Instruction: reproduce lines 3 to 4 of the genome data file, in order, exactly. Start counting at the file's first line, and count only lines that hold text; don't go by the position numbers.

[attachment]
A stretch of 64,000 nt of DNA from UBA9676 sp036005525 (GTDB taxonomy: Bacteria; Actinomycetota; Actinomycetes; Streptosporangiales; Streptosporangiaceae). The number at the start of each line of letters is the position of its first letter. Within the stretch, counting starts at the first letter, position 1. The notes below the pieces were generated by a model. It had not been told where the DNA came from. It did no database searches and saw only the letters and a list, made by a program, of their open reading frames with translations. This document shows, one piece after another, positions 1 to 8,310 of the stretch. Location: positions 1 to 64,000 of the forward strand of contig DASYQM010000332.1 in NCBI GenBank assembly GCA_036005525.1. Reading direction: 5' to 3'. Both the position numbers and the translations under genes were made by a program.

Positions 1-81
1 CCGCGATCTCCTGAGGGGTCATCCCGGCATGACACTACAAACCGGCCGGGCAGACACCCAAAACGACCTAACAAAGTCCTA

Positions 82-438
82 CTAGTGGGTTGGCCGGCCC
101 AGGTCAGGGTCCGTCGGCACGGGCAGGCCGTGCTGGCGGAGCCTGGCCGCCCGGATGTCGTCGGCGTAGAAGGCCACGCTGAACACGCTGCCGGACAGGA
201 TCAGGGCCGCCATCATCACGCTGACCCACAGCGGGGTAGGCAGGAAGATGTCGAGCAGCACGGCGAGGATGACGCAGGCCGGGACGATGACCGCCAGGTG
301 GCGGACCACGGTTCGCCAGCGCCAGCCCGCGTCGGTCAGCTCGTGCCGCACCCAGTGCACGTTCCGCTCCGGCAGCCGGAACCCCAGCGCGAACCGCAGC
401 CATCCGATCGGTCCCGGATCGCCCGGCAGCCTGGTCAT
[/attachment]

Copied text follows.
1 CCGCGATCTCCTGAGGGGTCATCCCGGCATGACACTACAAACCGGCCGGGCAGACACCCAAAACGACCTAACAAAGTCCTA

Positions 82-438